My Vacation Book Report . . . What I've Learned

Vacation is always about relaxing and getting away.  Right????  Finding the time to renew your soul and making yourself ready to get back in the trenches and fight anew.  The trick, of course, is holding on to some of that sense of self . . . your relaxed self . . . so that the vacation is not a temporally separate part of yourself, but part that you bring with you as you approach the tasks of each new day.  My reading material tends toward the philosophical, whether I am on vacation or not.  This vacation was no different.  But with the blog as part of the fabric of my life these days, I thought I would share some of my insights based on the two books I read over this last vacation.  I guess context might be important here, too.  My vacations are camping vacations.  While Disney World is a favorite destination for the family, my favorite is to take the road less traveled . . . this time to New Hampshire and Maine.  But please, don’t envision tent camping . . . I don’t feel like being that hardy!  I have a nice but not too big motor home that provides for a hot shower and a soft bed at the end of each day.  We did pick some out of the way places to visit this time, so we were in the White Mountains of New Hampshire, the far east corner of Maine (the BIG town had a population of 1500) and, lastly, an overly commercialized section of Acadia National Park.  I like to think that all the cold and rain we experienced on this vacation just added to the “get away” feel of it . . . I think my wife and daughter might have a different opinion.  But, anyway, my reading was done in quiet, get away locations.  Being an early riser, even on vacation, my reading was typically done with my first cup of coffee at the dinette table in the RV listening to the rain pelt the roof and watching the fog roll through the trees or over the shores of the bay.  A nice place to be.  A nice place to think and to be quiet.  Here are the books I read and some thoughts about them.  I would urge you to read both and take from them what you might . . .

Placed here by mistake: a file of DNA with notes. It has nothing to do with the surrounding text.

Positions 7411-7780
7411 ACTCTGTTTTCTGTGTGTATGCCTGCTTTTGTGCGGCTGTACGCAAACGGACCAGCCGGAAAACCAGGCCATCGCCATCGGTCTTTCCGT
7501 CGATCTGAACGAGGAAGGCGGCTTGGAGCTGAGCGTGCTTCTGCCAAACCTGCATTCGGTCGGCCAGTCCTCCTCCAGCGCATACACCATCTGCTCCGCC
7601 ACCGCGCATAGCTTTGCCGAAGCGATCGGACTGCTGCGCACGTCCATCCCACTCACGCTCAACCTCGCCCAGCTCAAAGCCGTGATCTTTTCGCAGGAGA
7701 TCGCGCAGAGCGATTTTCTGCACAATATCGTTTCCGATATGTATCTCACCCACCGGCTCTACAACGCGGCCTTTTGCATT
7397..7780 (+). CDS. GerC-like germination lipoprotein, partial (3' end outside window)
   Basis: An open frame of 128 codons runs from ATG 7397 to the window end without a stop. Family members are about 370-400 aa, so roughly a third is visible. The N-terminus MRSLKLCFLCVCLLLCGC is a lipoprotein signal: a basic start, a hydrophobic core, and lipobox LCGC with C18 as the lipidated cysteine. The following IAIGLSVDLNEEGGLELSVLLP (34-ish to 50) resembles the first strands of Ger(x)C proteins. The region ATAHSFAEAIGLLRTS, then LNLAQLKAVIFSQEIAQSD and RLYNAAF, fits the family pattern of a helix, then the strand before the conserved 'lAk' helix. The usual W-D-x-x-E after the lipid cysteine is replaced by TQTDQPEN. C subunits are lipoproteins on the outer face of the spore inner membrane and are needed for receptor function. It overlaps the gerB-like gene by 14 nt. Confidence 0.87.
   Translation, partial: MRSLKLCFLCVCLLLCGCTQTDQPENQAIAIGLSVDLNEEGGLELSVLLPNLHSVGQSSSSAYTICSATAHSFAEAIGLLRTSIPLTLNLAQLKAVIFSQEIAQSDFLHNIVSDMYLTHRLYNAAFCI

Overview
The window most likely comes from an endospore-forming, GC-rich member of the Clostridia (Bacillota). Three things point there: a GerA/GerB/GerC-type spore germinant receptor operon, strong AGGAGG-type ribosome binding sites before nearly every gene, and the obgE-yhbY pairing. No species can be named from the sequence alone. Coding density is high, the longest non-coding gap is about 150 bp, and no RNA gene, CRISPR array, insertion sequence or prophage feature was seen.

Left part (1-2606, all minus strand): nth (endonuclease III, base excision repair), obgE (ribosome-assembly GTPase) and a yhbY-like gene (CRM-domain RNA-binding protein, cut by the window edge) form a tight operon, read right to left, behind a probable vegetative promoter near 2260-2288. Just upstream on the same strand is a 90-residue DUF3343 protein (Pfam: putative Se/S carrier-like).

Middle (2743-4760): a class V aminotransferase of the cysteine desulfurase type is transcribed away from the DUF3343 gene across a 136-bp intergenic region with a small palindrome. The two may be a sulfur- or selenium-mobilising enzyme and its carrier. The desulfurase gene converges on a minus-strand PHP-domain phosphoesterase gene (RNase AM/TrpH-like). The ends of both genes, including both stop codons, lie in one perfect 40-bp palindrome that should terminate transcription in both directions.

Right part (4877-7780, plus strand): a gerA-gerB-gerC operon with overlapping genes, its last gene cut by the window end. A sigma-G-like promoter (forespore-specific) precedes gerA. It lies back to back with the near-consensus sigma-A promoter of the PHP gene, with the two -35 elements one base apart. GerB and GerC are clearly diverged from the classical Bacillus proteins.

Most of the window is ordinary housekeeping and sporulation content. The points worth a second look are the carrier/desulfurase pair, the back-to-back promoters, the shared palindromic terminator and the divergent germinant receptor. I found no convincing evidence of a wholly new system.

The Darma Bums by Jack Kerouac.  Remember hearing about him?  One of the 1950’s and 60’s beat poets who pre-dated the hippies of the late 60’s.  My son lent me a copy of this book that was lent to him by a college friend.  I do believe it is a perfect book for both college student and aging dad alike. Reading it awakened in me feelings that I have not felt for a long while.  It reminded me of a time when I was younger and more free of the burdens of responsibility, expectation and debt.  No . . . I am not running away and joining a commune . . . But within each day . . . each moment . . . lies the opportunity to take what is for what is . . . and to be there . . . and accept it for what it is.  It is not the burden and responsibility of family and career that makes the day difficult . . . it is the worry and the fear of what is to come . . . and over-evaluation of what has transpired . . . that makes one lose sight of what is going on at this moment.  Now, of course, it is easier to be “free” and “unburdened” when one is twenty two and responsible only for yourself.  As we get older, it appears to be more difficult.  What we do and say has repercussions for those to whom we are connected. But is it really more difficult?  Being in touch with our core-self does not require grand gestures or huge life change.  It is as available in this moment as it would be if we sold all our belongings and hitchhiked across the country.  We did an odd thing this year.  It wasn’t planned . . . we just kind of did it.  We started taking pictures of small things in the woods . . . mushrooms and stuff like that.  While all of our fellow vacationers were ambling (or rushing) past looking at big trees and sweeping vistas, we would have our noses and our cameras pointing at a toadstool.  I’m sure people wondered what we were doing . . . but what it afforded us was a very different perspective.  At the foot of the rock or the very tall tree was a microcosm of life that we would have missed if we didn’t slow down and look.  We had the time to appreciate the big vistas . . . but also saw the big vistas within the context of what was at the root of the tree.  For me, that is what this book was about.  Slowing down and looking at what is at the root.  Making sure that I don’t go through life so fast that I miss what is occurring at other levels.  And I also got some cool pictures of mushrooms!  If you are ever in the office, ask me . . . I’ll show you!

The other book I read was The Last Lecture by Randy Pausch.  I’m sure that most of you have heard about him if not read the book already.  Although he recently died from his cancer, his approach to living his life has inspired millions . . . and now one more.  But the book itself was not about how he needed to change his life because he got cancer, it was more a tribute to how he lived his life from day one.  And we could all learn a thing or two from how he lived his life.  He viewed his life as an adventure.  Filled with opportunities for the experiencing.  Some resulted in successes, some in learning experiences, but none in failure.  The book is filled with tid-bits and aphorisms about how to live life.  We are all on short time here.  Some get advanced knowledge about the end . . . some do not.  The trick is to live like you will live till you are 90 while living like you might die next month.  Make sure you enjoy each day while simultaneously nurturing those aspects of career and relationships you need to sustain you for the next decades. Live life.   Be honest, straight forward, and kind to those around you. Take the time to take care of yourself.  Take time to care for others.  

Simple stuff . . .

. . .so easily lost in the rush to live life.

Comments are closed.